Competition law and the EEA
Produced in partnership with Thommessen

The following Competition practice note produced in partnership with Thommessen provides comprehensive and up to date legal information covering:

  • Competition law and the EEA
  • The EFTA/EEA institutions
  • The EFTA Surveillance Authority
  • The EFTA Court
  • The EEA Joint Committee
  • The operation of the EEA Agreement in relation to competition law
  • To what extent is EU competition law binding on EFTA Member States—the principle of homogeneity
  • EEA antitrust provisions and the interaction with EU competition rules
  • EEA State aid rules and the interaction with EU State aid
  • The EU and EFTA merger control regime
  • More...

Competition law and the EEA

The European Free Trade Association (EFTA) is a trade organisation established in 1960 by Denmark, Norway, Portugal, Switzerland, Sweden, UK and Austria. The EFTA was created to function as an intergovernmental organisation for the promotion of free trade and economic integration between its Convention States, as an alternative to the newly established European Economic Community (EEC), which subsequently developed into the European Community (EC) and then the European Union (EU).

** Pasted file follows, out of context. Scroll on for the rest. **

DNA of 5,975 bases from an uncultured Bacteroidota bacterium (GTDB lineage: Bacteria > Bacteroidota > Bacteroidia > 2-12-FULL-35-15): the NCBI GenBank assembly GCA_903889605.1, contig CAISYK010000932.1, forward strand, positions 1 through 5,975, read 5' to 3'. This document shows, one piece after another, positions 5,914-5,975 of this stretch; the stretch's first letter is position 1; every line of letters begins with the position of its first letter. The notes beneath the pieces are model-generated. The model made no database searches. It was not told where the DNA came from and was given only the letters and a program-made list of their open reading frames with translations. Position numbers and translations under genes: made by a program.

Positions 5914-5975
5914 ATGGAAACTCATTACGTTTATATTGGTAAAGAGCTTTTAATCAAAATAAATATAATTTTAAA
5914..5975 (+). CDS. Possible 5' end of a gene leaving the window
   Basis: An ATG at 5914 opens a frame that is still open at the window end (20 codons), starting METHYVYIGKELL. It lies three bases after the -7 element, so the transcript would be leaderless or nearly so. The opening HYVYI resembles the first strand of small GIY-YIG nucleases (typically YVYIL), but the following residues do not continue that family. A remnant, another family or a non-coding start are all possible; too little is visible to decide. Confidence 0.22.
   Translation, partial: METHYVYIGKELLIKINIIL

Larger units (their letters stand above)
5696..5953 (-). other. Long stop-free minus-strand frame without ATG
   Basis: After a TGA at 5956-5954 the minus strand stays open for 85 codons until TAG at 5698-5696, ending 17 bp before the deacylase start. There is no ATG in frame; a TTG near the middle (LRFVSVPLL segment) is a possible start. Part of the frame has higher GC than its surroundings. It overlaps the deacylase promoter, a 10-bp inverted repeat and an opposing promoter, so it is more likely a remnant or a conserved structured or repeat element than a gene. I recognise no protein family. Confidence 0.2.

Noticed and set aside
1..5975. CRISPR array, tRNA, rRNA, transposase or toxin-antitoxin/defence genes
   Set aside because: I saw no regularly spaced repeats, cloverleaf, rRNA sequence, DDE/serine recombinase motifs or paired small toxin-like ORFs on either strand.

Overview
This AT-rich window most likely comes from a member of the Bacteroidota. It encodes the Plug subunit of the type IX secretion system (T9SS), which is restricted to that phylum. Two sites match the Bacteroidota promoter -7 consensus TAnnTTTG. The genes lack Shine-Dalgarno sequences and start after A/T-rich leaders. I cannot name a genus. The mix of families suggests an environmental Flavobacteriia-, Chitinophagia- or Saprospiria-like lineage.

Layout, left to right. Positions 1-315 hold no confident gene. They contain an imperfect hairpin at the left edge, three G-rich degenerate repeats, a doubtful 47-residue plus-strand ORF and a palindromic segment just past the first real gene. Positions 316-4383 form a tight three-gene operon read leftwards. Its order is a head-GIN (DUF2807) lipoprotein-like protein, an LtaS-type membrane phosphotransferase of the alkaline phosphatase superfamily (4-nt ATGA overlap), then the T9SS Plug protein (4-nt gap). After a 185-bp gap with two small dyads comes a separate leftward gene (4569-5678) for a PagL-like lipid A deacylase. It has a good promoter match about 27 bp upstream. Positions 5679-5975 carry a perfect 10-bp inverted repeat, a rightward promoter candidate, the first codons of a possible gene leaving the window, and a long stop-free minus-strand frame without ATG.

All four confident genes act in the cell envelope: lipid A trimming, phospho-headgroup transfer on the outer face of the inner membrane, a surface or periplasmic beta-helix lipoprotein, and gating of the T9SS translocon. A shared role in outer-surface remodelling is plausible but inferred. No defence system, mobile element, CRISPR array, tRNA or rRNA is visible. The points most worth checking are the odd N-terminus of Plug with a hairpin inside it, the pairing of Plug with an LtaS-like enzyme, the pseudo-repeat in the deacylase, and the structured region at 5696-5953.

Finland joined in 1961, Iceland in 1970 and Liechtenstein in 1991. By that time Denmark, Portugal and the UK had left the EFTA to join the EEC.

In 1989, the Member States of the EC and EFTA agreed to negotiate a free trade agreement establishing 'a single market' encompassing the EC (now EU) and EFTA States. The European Economic Area (EEA) Agreement entered into force on 1 January 1994. At that time, the EFTA consisted of Austria, Finland, Iceland, Liechtenstein, Norway, Sweden and Switzerland. Switzerland did not sign the EEA Agreement, and Austria, Finland and Sweden later left EFTA to join the EU. Today the 31 contracting parties to the EEA Agreement comprise all 27 EU Member States, the EU itself and the three EFTA Countries Iceland, Liechtenstein and Norway. When referring to the 'EFTA Member States' below, this includes Iceland, Liechtenstein and Norway, but not Switzerland.

The EEA Agreement extends the EU

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